The Clash of the Titans: Kasparov vs Anand
The game of 64 squares is back in the spotlight, as its greatest champion returns to centre stage. As Garry Kasparov comes out of retirement, in what he describes as a 'five-day hiatus', to participate in the St. Louis Rapid & Blitz tournament, there is much reason for Indians to cheer at the prospect of a face-off between Kasparov and our own Viswanathan Anand.
Route to the World Championship
The St. Louis tournament held in USA is part of the Grand Chess Tour 2017 that qualifies participants for competing in the World Chess Championship 2018 cycle based on their performance at the end of the tour. Magnus Carlsen leads the pack on points with Vishy still to qualify.
Why is it all the more important?
With French GM Maxime Vachier-Lagrave winning the Sinquefield Open in US, also a part of the Grand Chess Tour, the battle is poised. However, current World Champion Magnus Carlsen deciding to give St. Louis a miss, leaves Vishy and Garry as the only two former World Champions on the participant list. This has chess fans on the edge of their seats.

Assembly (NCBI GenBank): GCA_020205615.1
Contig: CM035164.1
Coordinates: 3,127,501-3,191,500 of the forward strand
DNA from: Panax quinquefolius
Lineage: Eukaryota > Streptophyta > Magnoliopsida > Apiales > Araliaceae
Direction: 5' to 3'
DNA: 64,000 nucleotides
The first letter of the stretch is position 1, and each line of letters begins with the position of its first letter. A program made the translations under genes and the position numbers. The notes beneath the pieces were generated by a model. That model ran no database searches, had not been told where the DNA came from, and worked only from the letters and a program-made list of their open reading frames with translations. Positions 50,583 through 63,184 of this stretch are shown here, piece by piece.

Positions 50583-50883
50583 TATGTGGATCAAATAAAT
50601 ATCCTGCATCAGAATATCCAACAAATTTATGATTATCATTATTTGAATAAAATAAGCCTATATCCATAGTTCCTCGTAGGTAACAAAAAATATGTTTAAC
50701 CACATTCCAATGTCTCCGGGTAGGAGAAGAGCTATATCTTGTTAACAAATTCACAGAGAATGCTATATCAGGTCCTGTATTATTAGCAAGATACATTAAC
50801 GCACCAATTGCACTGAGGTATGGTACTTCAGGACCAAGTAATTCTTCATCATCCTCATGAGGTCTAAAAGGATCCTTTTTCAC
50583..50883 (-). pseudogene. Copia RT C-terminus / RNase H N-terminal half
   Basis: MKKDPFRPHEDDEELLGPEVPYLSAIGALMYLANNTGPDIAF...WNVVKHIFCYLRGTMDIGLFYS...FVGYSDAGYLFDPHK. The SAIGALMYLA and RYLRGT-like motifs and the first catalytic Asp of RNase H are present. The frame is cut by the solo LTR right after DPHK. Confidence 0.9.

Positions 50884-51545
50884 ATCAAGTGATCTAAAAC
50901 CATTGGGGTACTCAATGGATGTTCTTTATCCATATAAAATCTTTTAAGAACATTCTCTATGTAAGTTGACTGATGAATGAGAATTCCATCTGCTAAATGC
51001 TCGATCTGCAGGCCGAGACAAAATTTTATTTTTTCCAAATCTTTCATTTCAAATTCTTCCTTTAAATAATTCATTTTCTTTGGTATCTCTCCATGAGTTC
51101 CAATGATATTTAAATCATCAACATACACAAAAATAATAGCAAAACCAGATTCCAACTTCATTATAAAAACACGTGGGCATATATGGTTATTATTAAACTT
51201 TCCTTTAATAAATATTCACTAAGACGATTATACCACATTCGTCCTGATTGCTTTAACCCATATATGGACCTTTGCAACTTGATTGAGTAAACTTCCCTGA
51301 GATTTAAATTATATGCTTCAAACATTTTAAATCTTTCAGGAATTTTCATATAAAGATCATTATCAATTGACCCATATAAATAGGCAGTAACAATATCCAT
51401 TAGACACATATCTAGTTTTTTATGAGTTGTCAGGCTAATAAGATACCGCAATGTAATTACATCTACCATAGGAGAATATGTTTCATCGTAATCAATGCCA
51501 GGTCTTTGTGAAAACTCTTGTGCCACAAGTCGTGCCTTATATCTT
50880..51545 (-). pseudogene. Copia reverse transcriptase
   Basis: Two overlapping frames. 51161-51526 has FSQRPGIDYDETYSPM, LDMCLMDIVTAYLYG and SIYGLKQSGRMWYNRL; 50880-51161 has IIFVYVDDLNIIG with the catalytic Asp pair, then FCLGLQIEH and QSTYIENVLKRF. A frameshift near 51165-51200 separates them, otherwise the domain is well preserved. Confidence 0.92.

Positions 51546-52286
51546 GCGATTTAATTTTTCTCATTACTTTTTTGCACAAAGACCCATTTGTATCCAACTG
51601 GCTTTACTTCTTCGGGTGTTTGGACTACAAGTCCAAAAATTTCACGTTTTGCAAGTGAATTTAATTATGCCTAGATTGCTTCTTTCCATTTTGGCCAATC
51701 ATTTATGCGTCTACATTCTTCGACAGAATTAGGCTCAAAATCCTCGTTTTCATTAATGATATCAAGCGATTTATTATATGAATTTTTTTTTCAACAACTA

Old rivals or friendly foes
When Vishy first faced Garry as a chess professional, it was way back in 1991. A precocious 21-year old Indian faced up to the chess juggernaut in Linares, a small sleepy town tucked away in southern Spain. It was a thrilling 27-move draw, interesting on theoretical grounds. Anand played the Petroff Defense with black pieces ensuring a lack of complexity in the middle.
Who do the numbers favour?
According to the popular online chess database Chessgames, Vishy and Garry played each other first in 1991 and for the last time in 2005. In the intervening years, in the classical format Garry holds a 16-4 lead over Vishy with 31 draws as well. In the rapid format, it is closer with a 10-4 lead to Garry with 12 draws.
Playing style of Anand and Kasparov
Considering Kasparov's playing style at his peak and that of Anand over his best years, the best quote that describes their encounter would probably be, 'When an unstoppable force meets an immovable object.' Kasparov's play is marked by theoretical innovations in the opening to establish an early advantage finishing with a brutal endgame. Anand has a tactically superior approach relying on a solid defense.
Age doesn't age well
Considering the statistics above it would seem that Kasparov would fare better, but here are a few things to keep in mind: Both are past prime age, Garry more so. Chunk of stats are from time when Anand was not a mature player Anand's record in rapid/blitz second to none. Garry last played professionally 12 years ago. Keep your fingers crossed!